Recession Has Slammed Brakes On Growth in Consumer Lending
As the recession gathered steam in 1990, consumer loan growth among the top 100 banks in the field slowed to its lowest rate in at least four years.
An American Banker survey shows that the group's consumer portfolio increased by 10.5% last year, after a 17.5% rise in 1989.
Further Slowdown Seen
Although some signs of an economic recovery have arisen in recent weeks, consumer lenders and analysts suggested that 1991 is shaping up as an even slower year than 1990. "Consumer debt is at an all-time high, and people just can't afford big purchases," said George B. Williams, a senior vice president of AmSouth Bank, Birmingham, Ala.
Among the major findings of the study:
* Bank of America has tightened its grip on the No. 1 spot in consumer lending, after boosting its consumer portfolio by 23% in 1990, to $34.3 million.
* Home equity loans remains the fastest-growing asset category on banks' books, with four California banks pacing the industry. Home equity loans ballooned by more than 40% last year at the banking subsidiaries of BankAmerica Corp., First Interstate Bancorp, Wells Fargo & Co., and Security Pacific Corp.
* Growth of credit card balances at all banks fell to a mere 1.5% last year, from 11.7% in 1989. The credit card boom of the 1980s has clearly subsided. In addition, experts said, banks are increasingly securitizing their card receivables, rather than holding them.
Shortening the Bottom Line
The overall cooling of consumer lending, combined with a rise in consumer-loan delinquencies, is almost sure to hurt the industry's bottom line. For the past 10 years, as securities markets have chipped away at demand for commercial loans, consumer lending has emerged as a crucial component of banks' earnings.
"The consumer banking divisions, as separate profit centers, by and large will show absolute dollar declines this year in their earnings," said Charles W. Peabody, a bank analyst at Kidder, Peabody & Co. "They won't lose money the way real estate divisions are, but they will see a decline in their earnings."
Mr. Peabody predicted that consumer banking profits at Citicorp, the nation's largest banking company, will fall to about $750 million this year, from $1 billion in 1990. A Citicorp spokesman declined to comment on the estimate.
3% Growth Rate in '91?
Among all commercial banks, consumer loan growth slowed to about 7% in 1990, from 10% or more in each of the previous five years, according to the Federal Deposit Insurance Corp. And some experts said they would not be surprised to see the growth rate drop to 3% this year.
Meanwhile, delinquencies have been climbing on virtually all types of consumer credit. Among seven types of consumer loans, 2.67% were at least 30 days past due at March 31, up from 2.57% at yearend, the American Bankers Association recently reported.
Despite the problems facing consumer lending, growth last year was well above the growth rates of other types of credit. Banks' loans to businesses, for example, actually declined.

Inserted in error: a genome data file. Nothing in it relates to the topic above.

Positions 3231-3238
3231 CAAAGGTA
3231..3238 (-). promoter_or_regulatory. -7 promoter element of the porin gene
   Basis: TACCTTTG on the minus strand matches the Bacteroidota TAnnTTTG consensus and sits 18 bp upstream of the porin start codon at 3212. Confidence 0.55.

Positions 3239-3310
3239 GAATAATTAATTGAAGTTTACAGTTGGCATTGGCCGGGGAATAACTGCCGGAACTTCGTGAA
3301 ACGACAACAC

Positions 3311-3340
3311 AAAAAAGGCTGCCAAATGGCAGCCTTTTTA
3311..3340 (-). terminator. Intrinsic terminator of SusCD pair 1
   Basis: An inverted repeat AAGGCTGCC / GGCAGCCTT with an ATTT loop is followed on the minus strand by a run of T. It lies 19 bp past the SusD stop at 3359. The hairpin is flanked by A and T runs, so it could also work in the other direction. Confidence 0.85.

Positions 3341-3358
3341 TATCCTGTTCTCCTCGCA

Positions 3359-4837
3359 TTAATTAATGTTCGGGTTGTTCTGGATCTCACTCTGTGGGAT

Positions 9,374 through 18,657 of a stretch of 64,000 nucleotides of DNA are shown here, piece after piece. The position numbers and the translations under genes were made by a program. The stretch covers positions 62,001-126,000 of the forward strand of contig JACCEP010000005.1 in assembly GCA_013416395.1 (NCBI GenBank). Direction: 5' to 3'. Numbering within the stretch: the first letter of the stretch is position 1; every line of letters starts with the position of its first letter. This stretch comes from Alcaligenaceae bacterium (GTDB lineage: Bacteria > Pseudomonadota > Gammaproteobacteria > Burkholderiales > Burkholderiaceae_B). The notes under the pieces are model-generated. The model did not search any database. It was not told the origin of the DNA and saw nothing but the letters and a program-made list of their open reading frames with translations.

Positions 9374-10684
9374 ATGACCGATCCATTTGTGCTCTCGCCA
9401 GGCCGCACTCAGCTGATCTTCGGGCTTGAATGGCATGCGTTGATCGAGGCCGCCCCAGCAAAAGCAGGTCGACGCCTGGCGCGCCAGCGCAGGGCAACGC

As a result, consumer loans -- including first and second mortgages, credit card debt, auto loans, and personal loans -- accounted for 38% of all bank loans, up from 37% in 1989 and 31% in 1985.
A Field of Opportunity
Moreover, some bankers still see plenty of opportunity in consumer lending, particularly in home equity loans. While the growth of these loans fell last year at the top 100 banks in the field, it was still an impressive 23%.
Consumers, who once borrowed against their homes only as a last resort, have become much more comfortable with the idea, lenders and analysts say.
"People are saying it's okay to use your home to finance a car, a vacation, education, or whatever," said Cathi Raffaeli, a vice president at Chemical Bank, New York.
"It's a very sensible loan," said David Olson, vice president of research for SMR Research, Budd Lake, N.J. "The lenders don't want to do unsecured loans in this high-risk time, and it's a good for the borrower. After tax, it's really cheap -- there's nothing close."
Home Equity Nonperformers
For the first time, banks were required to disclose their nonperforming home equity lines of credit at the end of the first quarter. According to preliminary data from the the FDIC, 0.75% of banks' lines were past due by at least 90 days or on nonaccrual status. That was roughly half the rate indicated for first mortgages.
Among the leading banks in home equity lines, nonperformers ranged from 0.00% at Security Pacific to 3.11% at First Fidelity Bank, Newark, N.J.
BankAmerica has relied heavily on consumer banking to stage the biggest corporate turnaround in banking history. As recently as the mid-1980s, the company's very survival was in doubt.
The bank has been particularly active in home mortgages, underscoring a push by many banks to fill the shoes of dead or dying thrifts. At yearend, it held $19 billion worth of mortgages, far more than any other bank. Indeed, the holdings trailed those of only two thrifts, Home Savings of America and Great Western Bank.
When banks are grouped by holding company, however, Citicorp is the leader in both mortgages and all other types of consumer loan. Its nine banks held $50.2 billion of consumer loans at yearend, versus $39 billion for the six banks of BankAmerica. [Graphs Omitted]